Calif. to debate classification of pseudoephedrine products
SACRAMENTO, Calif. The California Senate Appropriations Committee was slated to debate Tuesday Senate Bill 484, which would reclassify pseudoephedrine products as a schedule-V drug, making them only available by prescription in that state.
While California is not alone in considering pushing PSE products from their behind-the-counter status to actual prescription-only status, PSE legislation in this state has gained momentum. Prescription-only legislation also has gained traction in Missouri, according to published reports. PSE currently is prescription-only in Oregon.
“In our ongoing effort to preserve the $750 million market for OTC PSE products, [the Consumer Healthcare Products Association] and its member companies are fighting prescription bills in a number of states this year,” stated GMDC in a message to its constituents on Friday. “CHPA is working with a strong coalition, including NACDS and the California retailers and grocers associations to oppose the bill, but it is backed by the state attorney general, the state board of pharmacy and numerous law enforcement groups.”
Study finds link between vitamin D deficiency, bacterial vaginosis
BETHESDA, Md. There may be a link between vitamin D deficiency and bacterial vaginosis, a vaginal infection that is common among pregnant women and can lead to complications.
According to data to be published in the June 2009 issue of the Journal of Nutrition, researchers tracking 469 pregnant women found that 41% of those women had BV, and that the prevalence of BV decreased as vitamin D concentration increased.
Researchers concluded that vitamin D insufficiency is associated with BV in the first four months of pregnancy. Further, poor vitamin D status may contribute to the strong racial disparity in the prevalence of BV in U.S. women. Controlled intervention trials will be needed to confirm this hypothesis, the researchers suggested.
IRI study: Consumers not worried about catching H1N1 virus
CHICAGO Almost half of Americans (45%) are not concerned about getting a contagious disease like the novel influenza A (H1N1) virus, according to a new consumer survey conducted by Information Resources Inc.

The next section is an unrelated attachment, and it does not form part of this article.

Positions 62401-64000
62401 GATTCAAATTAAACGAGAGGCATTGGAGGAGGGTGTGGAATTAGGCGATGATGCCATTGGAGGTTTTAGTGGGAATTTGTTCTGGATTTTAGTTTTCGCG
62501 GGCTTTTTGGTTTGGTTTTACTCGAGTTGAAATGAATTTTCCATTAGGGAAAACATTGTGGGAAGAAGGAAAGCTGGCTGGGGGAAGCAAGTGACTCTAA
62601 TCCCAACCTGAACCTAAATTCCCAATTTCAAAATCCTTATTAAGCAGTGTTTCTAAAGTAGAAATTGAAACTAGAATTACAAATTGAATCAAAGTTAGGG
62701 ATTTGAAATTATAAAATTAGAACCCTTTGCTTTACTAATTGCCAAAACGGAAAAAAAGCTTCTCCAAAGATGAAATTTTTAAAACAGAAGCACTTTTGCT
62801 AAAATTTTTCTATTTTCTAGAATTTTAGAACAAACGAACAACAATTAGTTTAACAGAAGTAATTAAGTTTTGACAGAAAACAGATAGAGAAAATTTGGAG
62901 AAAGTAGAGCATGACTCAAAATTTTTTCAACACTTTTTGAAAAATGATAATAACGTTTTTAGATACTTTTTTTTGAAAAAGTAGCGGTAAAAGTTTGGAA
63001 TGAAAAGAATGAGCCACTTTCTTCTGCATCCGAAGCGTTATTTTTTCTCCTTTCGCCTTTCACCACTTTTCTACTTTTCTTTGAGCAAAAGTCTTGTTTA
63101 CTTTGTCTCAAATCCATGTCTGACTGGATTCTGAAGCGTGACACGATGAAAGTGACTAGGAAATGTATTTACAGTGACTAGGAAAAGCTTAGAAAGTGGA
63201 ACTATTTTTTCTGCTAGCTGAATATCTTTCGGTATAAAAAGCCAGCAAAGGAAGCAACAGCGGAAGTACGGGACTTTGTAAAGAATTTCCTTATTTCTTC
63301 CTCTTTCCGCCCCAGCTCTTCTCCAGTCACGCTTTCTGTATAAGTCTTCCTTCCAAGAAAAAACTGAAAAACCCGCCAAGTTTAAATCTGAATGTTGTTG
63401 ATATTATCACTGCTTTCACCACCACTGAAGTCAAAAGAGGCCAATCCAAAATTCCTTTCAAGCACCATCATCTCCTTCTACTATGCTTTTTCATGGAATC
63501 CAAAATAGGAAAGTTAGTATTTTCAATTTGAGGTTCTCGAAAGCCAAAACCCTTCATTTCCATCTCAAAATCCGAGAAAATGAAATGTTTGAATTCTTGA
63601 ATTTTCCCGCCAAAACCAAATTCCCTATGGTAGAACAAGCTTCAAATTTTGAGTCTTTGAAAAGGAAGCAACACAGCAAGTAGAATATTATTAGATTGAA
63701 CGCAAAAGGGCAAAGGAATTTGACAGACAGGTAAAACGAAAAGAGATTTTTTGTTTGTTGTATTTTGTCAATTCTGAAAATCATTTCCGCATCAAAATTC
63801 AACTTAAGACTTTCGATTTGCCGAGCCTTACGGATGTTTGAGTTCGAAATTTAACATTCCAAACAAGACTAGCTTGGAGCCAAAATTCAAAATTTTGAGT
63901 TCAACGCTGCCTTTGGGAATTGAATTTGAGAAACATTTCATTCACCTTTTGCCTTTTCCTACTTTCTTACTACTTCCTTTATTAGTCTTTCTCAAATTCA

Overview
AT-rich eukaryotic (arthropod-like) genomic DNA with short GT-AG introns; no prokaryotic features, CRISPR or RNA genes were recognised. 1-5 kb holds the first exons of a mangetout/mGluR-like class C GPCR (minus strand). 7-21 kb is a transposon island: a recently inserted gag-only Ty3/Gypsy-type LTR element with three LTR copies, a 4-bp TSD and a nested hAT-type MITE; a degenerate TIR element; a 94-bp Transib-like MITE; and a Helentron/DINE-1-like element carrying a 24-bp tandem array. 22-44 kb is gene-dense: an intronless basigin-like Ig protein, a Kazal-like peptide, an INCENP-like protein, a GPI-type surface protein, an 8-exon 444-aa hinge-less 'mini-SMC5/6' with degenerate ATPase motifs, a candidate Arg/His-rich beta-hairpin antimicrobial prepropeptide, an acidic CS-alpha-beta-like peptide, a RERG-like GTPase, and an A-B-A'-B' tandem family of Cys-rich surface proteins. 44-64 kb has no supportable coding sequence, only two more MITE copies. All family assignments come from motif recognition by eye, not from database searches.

However, that doesn’t mean Americans aren’t looking to actively protect themselves from catching the flu — 54% reported that they would wash their hands more frequently, 24% suggested they would venture out into the public less often and 20% said they would buy more alcohol-based or antibacterial hand cleaners in an effort to prevent infection.
“This epidemic announcement has caught the shoppers’ attention,” Thomas Blischok, president of consulting and innovation, IRI, told Drug Store News. “And their immediate [reaction] was to buy more hand sanitizers [and] any sort of ‘safety’-related products.”
Sales in those hand sanitizers and related products — like N95 masks, for example — spiked in the immediate aftermath of the H1N1 announcement but have dropped since. That could change this fall if the story of an H1N1 return to the U.S. dominates news broadcasts, as is likely, Blischok suggested, and retailers need to be prepared. For the retailer developing a strategy around this now, Blischok said, “it might be good to begin analyzing their data and understand exactly about people who were concerned about [H1N1] changed their purchase behaviors.”
Many of those products — hand sanitizers, facemasks, thermometers, even prescription antiviral medications — were reported out-of-stock when news of H1N1 first broke, Blischok noted. Now, retailers have a few months to prepare for an expected resurgence in demand around those products.
“I can even see the development of a ‘flu avoidance’ endcap,” Blischok said. “Information [and communication] will be key; understanding what people will buy will be key; [and] being very clear that you have the right assortment to support flu prevention will be key.”
Another important issue, especially for pharmacy operators, is the dissemination of information, Blischok said. Once alerted to the potential of a pandemic, Blischok said, consumers turned to their healthcare resources, such as the pharmacist, for more information.
“The clinics inside the drug stores have a great opportunity to really over-communicate things you can do to prevent flu, to avoid flu,” Blischok added. “The stores that have clinics can really win here, because they can do some diagnostics, etc., and really help people understand exactly the kinds of behaviors they should be undertaking to give themselves the greatest chance of not getting the flu.”